Anna’s mom has been visiting for the past few weeks, she went up to the beach with us and has spent the rest of the time in Namaacha living the experience of a PCV. Her father arrived two Fridays ago and we met him at the airport and went directly from there up to spend a few blissful days at Casa de Mar with Mary and Des. Well, more blissful for some than others—I spent a lot of the time writing grad school application essays on my laptop. Though I suppose if one has to spend the day writing application essays, there are worst situations in which to do so...

It was a full moon while we were there and the moon was a breathtakingly brilliant orange. (Pictures can't even do it justice)

Before I moved to Mozambique I never really understood why people in ancient times thought the moon was its own light source. When you see the moon here, you simply cannot fathom that it’s only reflecting light, not emitting its own.
Another beautiful sunrise:

I left the beach a day early so I could visit Inharrime and pass out the infamous t-shirts—the ones with my face on them. The girls absolutely LOVED them, enough that I was actually glad I had acquiesced to getting that design. One girl said “whenever I miss you, big sister Anata, I will just:” and she kissed my cheek and hugged my face to hers.

That night I let the girls in the orphanage braid my hair:

Saturday, September 8, 2012


A few weeks ago everything in Namaacha looked like this:
And each time I braved the windy walk to the office I would dress like this:
After learning to embroider to make the quilt patch for my friend Kristen last year, I thought it would be fun to keep embroidering. I was mindlessly practicing stitches, hoping I would come up with something clever to embroider at some point. Then Micah, another PCV was visitng and made a specific request that I found extremely witty in its juxtapostion. My finished product below:

Friday, September 7, 2012


A new front moved in two days ago and it’s been freezing, foggy, windy, and pouring ever since—not fun. Nothing will dry completely, the power keeps going out, and don’t come too close because it’s too freaking cold to shower…

On a more positive note, I made the Champaign-Urbana (my hometown) Asian Times, check out the link below to read the article:

Thursday, September 6, 2012


Flashback to Julia’s visit: Baby Anata’s second birthday!

Julia had one full day in Namaacha during which we went on a morning run down to the Swaziland border, spent the morning celebrating Baby Anata’s second birthday, visited my host grandma’s house (where I lived during my homestay), and walked around town. It was wonderful having Julia there to take great pictures. So often here I’m the only one with a camera and most Mozambicans haven’t had much practice taking pictures, so you never know exactly what will end up in a picture if you ask someone to take it for you.

For Anatinha’s (diminutive of Anata) birthday I had gotten her a doll made by a woman’s organization I visited while up in Zambezia province, complete with a capulana dress and head scarf; a headband with a flower; a shirt; and (the special gift!) earrings with the letter “A” that I gave her inside a pretty box inside a cute purse. Julia and I baked a chocolate cake and M&M cookies, and brought balloons with “happy birthday” written on them. My host mom and cousins loved the headband and doll and LOVED the earrings. But I should have known—for a two year old just the balloons would have been enough, that’s all she cared about all day anyway.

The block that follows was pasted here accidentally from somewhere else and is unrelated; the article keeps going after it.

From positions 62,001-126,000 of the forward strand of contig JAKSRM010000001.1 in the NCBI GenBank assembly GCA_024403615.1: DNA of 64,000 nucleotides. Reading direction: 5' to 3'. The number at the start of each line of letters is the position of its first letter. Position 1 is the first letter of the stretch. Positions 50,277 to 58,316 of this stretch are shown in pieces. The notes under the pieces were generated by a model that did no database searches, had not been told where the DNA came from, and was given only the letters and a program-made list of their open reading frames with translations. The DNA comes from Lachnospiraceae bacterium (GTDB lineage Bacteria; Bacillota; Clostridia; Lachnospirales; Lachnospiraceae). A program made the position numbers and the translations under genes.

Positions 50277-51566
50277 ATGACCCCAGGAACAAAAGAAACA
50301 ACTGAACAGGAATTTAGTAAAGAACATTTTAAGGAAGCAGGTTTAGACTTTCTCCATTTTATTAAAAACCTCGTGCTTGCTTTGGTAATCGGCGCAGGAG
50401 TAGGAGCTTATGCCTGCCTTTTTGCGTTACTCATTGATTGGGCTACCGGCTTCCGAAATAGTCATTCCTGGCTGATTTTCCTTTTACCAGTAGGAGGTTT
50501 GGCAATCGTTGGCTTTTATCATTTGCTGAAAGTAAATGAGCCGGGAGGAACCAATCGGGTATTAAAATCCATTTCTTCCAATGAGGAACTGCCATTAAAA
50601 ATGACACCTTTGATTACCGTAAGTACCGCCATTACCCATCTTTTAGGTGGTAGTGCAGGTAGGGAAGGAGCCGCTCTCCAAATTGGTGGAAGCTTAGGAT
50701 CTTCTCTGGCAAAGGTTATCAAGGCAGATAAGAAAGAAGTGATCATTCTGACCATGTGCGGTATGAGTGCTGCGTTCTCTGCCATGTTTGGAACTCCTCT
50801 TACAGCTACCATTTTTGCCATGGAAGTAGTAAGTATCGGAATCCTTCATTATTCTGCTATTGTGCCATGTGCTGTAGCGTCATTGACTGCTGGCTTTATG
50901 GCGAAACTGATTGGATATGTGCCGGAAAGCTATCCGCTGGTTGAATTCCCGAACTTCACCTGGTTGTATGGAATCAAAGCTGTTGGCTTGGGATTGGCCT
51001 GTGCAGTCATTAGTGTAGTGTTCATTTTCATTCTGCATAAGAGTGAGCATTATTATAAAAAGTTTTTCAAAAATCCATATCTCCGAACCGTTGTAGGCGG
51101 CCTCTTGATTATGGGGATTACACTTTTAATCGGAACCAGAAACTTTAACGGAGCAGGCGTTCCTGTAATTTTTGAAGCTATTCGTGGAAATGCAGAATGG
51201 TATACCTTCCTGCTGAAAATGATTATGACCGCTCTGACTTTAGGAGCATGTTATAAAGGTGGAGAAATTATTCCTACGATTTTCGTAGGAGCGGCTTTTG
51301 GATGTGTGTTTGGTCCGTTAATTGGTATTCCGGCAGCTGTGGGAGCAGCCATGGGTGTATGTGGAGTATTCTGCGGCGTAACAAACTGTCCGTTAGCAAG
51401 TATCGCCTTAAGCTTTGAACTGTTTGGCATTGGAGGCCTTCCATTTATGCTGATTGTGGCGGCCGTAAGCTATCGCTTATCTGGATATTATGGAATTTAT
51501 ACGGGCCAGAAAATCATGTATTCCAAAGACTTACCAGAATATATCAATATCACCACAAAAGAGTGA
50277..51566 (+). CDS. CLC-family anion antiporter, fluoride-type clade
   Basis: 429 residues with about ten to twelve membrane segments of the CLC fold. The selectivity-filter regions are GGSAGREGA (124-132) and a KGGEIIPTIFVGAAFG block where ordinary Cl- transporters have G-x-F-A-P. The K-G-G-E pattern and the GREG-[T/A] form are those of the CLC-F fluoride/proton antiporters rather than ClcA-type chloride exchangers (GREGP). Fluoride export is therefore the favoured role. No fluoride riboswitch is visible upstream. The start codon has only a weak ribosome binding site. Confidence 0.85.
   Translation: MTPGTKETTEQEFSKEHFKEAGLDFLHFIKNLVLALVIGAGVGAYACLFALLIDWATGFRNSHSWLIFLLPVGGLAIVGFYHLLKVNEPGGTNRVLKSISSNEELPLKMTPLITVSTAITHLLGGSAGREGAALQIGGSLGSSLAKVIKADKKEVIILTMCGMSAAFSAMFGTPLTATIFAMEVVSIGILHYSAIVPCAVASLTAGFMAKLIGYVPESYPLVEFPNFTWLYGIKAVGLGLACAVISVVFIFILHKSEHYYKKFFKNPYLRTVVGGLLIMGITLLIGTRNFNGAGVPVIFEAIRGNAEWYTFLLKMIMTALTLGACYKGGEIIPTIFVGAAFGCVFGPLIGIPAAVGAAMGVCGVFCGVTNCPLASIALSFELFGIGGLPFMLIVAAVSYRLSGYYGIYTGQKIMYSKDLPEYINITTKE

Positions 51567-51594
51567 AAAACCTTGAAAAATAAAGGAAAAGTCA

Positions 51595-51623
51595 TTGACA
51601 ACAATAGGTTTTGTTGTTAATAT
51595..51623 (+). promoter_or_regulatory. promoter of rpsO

We had a great time watching the kids run around with the balloons shrieking. My mom was only able to hold Anatinha still for long enough to put in one “A” earring, but I found out that Anatinha and her friend lost the other one within a few days anyway. I had also brought Pop Rocks for everyone—they are a novelty here and I know that my host family loves them. One of the neighbor boys put some in his mouth and made a funny face as he felt them begin to pop on his tongue. “What is it doing?” his mother asked him. “It’s dancing in my mouth!” he responded excitedly.

That was our last night in Mozambique before we headed to South Africa the following day and it ended in fittingly Mozambican fashion: Amendoim caught a rat in our kitchen and gleefully ran with it outside to play with it for the next hour or so as it squeaked pitifully.
Julia and the birthday girl

The birthday girl, SO excited

My host mom and Anatinha
First I let the birthday girl cut her cake...
But then this happened!
So I took over and let her help me instead!
My brother Aiton with Anatinha in her new shirt

Check out the earring
Anatinha (so excited!) and her next-door neighbor Jusara, who is only two weeks younger
The kids with their balloons


            We were sitting in the Maputo airport waiting for Anna’s dad to arrive. At one point I looked over at Anna to see her giving a passing girl a really strange look. “Why are you looking at her like that?” I asked. “How do you spell Bowdoin?” Anna asked, “and you guys are the Polar Bears right? Well that girl who just walked by is wearing Bowdoin sweatpants.” I fervidly watched the bathroom so I wouldn’t miss the girl when she reappeared and, when she did, saw that she was in fact wearing Bowdoin pants. “Excuse me” I called out “do you go to Bowdoin?” The girl looked very surprised, “yes, I’m a junior there.” “I was Bowdoin ’09!” I told her and she laughed. She had been studying abroad at the University of Cape Town and had now come to Mozambique to visit. I told her we were in the Peace Corps here and wish wished her a good rest of her trip. Bowdoin College is a tiny liberal arts college in Maine with about 1700 students, but so often I find that this is indeed a small, small world!